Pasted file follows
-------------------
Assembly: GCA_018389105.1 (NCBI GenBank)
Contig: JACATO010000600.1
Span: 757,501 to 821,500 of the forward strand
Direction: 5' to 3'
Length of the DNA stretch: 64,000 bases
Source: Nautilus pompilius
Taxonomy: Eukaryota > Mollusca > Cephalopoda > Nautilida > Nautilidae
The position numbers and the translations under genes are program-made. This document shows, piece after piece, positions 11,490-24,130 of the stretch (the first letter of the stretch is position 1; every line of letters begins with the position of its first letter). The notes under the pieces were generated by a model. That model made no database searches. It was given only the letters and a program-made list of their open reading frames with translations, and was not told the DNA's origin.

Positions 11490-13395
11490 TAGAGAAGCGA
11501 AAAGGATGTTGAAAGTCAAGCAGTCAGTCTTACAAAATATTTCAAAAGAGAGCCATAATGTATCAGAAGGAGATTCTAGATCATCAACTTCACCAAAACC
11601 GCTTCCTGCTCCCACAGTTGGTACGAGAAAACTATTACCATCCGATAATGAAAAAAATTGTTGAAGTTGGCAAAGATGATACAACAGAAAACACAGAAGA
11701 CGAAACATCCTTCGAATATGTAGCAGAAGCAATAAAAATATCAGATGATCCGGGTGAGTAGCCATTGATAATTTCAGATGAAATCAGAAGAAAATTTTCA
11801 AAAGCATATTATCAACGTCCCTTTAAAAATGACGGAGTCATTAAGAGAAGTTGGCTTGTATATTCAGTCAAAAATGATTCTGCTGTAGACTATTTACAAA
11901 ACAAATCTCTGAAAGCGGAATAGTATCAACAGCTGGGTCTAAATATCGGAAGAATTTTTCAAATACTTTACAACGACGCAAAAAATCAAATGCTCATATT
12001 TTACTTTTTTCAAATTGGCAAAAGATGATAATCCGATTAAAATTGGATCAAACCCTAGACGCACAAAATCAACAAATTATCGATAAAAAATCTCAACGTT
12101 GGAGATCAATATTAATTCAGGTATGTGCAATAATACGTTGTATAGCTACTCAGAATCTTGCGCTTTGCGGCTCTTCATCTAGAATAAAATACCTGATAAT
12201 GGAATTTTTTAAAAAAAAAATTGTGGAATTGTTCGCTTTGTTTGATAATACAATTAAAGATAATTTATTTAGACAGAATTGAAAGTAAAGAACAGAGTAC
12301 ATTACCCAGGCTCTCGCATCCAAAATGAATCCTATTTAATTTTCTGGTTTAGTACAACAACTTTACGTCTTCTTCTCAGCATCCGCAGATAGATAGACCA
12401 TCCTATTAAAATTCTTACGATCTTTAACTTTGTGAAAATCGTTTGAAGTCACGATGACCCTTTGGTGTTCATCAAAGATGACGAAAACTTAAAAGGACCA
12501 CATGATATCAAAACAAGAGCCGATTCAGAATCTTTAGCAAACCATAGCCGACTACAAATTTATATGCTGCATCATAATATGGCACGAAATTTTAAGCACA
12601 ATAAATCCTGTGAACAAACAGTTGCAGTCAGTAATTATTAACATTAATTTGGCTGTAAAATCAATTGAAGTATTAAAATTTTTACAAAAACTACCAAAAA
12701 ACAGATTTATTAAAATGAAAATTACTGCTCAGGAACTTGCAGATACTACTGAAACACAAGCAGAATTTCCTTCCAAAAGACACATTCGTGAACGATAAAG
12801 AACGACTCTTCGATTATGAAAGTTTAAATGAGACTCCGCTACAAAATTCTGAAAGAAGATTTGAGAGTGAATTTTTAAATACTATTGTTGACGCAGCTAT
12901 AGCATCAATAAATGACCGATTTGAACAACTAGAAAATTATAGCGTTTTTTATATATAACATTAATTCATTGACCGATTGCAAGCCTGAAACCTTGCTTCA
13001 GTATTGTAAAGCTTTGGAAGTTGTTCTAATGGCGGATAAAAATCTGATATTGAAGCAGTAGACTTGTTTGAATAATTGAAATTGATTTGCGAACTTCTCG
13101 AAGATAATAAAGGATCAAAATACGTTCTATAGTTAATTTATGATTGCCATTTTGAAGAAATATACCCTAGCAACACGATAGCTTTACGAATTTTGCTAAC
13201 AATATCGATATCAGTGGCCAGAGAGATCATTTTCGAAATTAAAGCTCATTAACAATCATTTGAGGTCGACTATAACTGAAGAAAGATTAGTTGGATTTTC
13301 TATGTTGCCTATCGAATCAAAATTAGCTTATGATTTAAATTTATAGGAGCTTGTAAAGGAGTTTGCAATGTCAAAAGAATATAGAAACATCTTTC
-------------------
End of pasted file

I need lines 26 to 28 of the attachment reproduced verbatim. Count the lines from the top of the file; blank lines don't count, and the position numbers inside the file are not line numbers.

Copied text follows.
13001 GTATTGTAAAGCTTTGGAAGTTGTTCTAATGGCGGATAAAAATCTGATATTGAAGCAGTAGACTTGTTTGAATAATTGAAATTGATTTGCGAACTTCTCG
13101 AAGATAATAAAGGATCAAAATACGTTCTATAGTTAATTTATGATTGCCATTTTGAAGAAATATACCCTAGCAACACGATAGCTTTACGAATTTTGCTAAC
13201 AATATCGATATCAGTGGCCAGAGAGATCATTTTCGAAATTAAAGCTCATTAACAATCATTTGAGGTCGACTATAACTGAAGAAAGATTAGTTGGATTTTC